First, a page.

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Taking the Teen Summer Reading Challenge to Virtual Heights

Taking the Teen Summer Reading Challenge to Virtual Heights

Teen Summer Challenge began in 2012 when dedicated Pierce County Library System (PCLS, Washington) staff identified the need for an approach to summer reading that moved beyond a traditional one-size-fits-all model to reach and engage diverse teens across the county. Low participation numbers and low engagement prompted staff to think outside the box to provide a meaningful summer reading experience for teens.

I joined the project this year as a new librarian, and am thrilled to work on a summer reading program that effectively provides a pathway through which teens encounter new ideas, share their creativity, skills, and opinions, and engage with the library in new ways. Since much has been written about the more technical aspects of Teen Summer Challenge, including its implementation of gamification, I will focus on how the move to an online program presents unique opportunities for a  library, spread across many miles, to provide a way for teens to discover, share, and engage regardless of where they live and how physically mobile they are.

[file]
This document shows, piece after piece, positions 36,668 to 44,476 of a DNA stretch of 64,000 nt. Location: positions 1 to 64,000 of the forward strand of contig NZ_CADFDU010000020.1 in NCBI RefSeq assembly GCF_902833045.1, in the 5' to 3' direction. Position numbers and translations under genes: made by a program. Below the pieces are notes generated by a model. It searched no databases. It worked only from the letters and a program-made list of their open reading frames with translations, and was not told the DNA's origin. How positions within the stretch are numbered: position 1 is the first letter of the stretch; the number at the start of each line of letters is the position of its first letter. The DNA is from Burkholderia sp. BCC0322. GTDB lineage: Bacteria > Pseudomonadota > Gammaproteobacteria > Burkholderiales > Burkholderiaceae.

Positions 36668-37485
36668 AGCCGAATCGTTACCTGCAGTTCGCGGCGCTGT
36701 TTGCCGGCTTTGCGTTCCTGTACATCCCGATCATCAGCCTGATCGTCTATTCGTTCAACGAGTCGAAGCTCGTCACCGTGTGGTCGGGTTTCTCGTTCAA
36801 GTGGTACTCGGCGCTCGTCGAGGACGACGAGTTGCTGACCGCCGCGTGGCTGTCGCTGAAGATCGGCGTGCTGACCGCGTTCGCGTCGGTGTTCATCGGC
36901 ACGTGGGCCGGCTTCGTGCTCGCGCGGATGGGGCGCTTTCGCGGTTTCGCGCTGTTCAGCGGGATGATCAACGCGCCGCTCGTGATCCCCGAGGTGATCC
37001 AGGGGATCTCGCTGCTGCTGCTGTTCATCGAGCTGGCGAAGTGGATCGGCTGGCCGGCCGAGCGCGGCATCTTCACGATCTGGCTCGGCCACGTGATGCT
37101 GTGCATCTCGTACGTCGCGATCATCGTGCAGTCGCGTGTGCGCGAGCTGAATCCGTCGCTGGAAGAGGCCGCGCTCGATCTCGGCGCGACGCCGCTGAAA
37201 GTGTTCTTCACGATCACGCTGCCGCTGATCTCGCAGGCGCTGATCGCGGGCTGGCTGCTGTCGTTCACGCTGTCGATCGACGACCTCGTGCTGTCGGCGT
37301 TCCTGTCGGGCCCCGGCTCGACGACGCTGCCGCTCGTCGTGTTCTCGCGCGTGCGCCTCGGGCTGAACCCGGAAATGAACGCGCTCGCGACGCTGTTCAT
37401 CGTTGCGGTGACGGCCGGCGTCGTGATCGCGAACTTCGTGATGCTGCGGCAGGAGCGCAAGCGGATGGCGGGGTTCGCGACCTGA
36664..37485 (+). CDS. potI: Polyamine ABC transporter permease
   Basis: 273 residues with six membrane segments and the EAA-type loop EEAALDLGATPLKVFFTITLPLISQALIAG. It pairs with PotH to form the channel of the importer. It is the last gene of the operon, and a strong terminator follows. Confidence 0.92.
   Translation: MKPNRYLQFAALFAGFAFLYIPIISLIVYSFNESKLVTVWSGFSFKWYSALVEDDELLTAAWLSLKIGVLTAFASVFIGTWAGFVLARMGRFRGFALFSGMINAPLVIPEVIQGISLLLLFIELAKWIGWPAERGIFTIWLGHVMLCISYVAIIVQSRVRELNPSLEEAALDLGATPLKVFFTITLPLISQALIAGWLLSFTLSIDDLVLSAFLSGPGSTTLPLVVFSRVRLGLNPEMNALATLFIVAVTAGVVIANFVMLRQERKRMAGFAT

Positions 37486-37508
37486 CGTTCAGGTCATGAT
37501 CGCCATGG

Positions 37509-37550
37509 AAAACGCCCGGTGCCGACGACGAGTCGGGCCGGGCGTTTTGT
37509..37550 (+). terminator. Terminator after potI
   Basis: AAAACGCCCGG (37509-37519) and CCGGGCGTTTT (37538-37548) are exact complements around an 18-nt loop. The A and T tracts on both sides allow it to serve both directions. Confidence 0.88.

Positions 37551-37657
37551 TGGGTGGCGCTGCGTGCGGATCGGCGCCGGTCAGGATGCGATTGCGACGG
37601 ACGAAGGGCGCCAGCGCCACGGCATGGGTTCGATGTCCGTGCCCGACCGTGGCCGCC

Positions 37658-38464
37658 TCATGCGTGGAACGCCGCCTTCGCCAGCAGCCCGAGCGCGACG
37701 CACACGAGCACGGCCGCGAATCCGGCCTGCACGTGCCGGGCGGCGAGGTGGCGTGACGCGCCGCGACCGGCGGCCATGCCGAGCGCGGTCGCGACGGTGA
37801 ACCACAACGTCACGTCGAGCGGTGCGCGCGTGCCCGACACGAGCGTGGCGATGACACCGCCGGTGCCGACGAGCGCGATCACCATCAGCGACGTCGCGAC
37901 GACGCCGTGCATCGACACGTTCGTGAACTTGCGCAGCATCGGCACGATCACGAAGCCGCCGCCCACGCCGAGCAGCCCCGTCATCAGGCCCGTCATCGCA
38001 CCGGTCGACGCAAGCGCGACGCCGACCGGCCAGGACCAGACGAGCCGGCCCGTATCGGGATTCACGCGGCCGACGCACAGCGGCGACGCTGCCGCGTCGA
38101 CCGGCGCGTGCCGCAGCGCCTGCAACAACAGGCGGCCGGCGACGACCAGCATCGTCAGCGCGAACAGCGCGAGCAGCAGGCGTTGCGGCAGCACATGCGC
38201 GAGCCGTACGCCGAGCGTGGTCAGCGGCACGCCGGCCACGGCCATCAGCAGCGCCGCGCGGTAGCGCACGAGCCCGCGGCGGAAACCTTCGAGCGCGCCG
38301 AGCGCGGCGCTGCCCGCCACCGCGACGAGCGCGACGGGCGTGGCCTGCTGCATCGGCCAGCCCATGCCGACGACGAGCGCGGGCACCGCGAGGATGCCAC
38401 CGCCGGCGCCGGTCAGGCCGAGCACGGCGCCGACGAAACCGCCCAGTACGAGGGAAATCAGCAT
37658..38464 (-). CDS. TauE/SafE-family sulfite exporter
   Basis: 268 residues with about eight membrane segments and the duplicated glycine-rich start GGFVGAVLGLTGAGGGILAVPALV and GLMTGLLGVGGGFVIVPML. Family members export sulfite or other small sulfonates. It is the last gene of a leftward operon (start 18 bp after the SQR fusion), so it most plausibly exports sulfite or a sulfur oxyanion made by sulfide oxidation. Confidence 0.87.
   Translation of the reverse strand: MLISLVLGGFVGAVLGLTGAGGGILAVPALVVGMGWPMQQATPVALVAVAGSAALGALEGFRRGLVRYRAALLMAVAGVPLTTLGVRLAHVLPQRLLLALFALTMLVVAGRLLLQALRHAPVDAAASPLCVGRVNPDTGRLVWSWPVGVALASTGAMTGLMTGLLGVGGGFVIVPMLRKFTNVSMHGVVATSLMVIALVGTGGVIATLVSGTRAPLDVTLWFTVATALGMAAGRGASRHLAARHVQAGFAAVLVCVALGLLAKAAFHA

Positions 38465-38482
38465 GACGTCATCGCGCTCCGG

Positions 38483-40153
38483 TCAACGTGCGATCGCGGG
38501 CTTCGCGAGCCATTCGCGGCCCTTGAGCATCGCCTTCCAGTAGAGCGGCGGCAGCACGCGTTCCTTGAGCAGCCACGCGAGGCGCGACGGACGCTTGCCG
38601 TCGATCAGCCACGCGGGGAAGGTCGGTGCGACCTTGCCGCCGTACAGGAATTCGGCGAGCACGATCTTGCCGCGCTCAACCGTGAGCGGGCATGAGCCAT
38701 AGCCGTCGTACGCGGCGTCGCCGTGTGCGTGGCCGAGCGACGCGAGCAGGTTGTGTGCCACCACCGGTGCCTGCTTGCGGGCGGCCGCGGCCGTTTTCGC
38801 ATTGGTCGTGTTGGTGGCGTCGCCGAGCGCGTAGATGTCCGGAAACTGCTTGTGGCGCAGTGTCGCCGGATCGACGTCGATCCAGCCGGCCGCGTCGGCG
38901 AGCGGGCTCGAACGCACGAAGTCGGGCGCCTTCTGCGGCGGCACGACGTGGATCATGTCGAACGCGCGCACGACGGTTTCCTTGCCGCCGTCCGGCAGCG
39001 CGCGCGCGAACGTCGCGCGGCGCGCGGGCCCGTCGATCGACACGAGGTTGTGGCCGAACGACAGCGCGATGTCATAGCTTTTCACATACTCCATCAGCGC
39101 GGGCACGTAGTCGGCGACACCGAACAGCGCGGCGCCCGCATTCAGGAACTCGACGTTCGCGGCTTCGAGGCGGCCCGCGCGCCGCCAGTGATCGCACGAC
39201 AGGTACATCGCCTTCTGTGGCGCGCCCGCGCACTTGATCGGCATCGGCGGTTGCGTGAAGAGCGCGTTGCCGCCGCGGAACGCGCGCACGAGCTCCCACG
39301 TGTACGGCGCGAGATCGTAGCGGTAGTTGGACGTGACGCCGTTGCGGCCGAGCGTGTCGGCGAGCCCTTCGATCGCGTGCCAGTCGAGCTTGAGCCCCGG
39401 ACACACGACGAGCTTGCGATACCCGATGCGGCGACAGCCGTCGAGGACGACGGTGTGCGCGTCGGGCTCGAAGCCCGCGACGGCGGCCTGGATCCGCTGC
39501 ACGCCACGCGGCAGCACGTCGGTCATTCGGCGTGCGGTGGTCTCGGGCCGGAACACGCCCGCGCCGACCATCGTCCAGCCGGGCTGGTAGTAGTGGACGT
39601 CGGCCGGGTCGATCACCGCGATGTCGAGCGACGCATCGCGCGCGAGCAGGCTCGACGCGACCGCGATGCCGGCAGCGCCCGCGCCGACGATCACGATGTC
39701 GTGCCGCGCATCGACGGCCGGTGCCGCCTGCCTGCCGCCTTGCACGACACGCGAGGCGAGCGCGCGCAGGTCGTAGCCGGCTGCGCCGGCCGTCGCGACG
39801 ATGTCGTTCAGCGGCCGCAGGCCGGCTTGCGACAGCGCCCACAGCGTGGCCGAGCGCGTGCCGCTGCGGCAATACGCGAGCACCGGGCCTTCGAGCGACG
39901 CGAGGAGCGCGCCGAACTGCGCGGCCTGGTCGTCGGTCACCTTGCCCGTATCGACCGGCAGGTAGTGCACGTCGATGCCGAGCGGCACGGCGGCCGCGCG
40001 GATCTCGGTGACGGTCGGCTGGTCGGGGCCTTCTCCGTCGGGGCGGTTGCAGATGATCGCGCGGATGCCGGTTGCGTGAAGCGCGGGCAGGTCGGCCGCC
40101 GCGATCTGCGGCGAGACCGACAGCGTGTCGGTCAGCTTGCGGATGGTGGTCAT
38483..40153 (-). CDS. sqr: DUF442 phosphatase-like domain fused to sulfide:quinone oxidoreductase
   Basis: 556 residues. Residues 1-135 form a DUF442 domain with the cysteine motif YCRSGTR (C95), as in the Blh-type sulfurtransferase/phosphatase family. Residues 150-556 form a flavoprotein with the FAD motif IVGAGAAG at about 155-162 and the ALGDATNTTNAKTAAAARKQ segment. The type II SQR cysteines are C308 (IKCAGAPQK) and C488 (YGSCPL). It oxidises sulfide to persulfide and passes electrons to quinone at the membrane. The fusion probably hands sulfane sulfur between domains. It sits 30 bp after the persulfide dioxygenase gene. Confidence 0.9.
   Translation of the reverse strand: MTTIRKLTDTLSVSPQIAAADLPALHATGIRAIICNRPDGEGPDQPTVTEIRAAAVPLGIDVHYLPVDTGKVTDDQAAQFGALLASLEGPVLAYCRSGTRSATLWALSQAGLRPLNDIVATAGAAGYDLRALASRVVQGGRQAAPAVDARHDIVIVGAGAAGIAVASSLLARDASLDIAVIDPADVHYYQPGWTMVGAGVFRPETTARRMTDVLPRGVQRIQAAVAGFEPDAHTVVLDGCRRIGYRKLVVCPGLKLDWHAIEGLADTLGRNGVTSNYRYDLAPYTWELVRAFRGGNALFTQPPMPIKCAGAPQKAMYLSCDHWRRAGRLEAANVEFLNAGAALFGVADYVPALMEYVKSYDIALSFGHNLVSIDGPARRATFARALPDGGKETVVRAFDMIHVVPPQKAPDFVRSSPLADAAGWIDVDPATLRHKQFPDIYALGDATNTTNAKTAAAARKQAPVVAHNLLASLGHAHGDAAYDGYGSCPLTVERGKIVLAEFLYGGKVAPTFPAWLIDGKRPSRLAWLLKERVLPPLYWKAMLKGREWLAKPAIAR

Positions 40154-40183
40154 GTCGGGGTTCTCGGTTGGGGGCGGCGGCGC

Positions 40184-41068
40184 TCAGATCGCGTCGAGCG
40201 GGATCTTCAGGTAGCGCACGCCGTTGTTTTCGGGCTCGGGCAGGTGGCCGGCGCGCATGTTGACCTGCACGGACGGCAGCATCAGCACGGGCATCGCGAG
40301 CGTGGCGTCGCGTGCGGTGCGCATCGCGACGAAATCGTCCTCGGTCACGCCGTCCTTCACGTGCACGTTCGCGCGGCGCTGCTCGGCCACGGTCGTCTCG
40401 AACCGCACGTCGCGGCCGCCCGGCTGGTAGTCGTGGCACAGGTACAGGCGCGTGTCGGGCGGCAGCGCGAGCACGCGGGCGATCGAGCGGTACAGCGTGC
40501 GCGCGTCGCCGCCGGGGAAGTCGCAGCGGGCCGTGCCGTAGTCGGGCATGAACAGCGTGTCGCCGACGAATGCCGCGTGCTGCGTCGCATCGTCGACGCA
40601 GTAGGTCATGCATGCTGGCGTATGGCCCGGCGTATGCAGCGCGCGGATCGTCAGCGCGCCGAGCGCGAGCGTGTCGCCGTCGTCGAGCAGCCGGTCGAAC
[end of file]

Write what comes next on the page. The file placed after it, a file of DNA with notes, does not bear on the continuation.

Inspired by the Search Institute’s research on Sparks and Thriving, trends in gamification, and the examples of online summer reading programs created by Ann Arbor and New York Public Library, PCLS decided to move Teen Summer Reading  online. With no budget and very little time, Youth Services and the Virtual Services departments formed a necessary partnership. We used WordPress plugins to build game design elements into an online platform for teens to discover new interests, try new experiences, and share their opinions and creations with a community of teens from all over Pierce County by completing challenges to earn points and digital badges.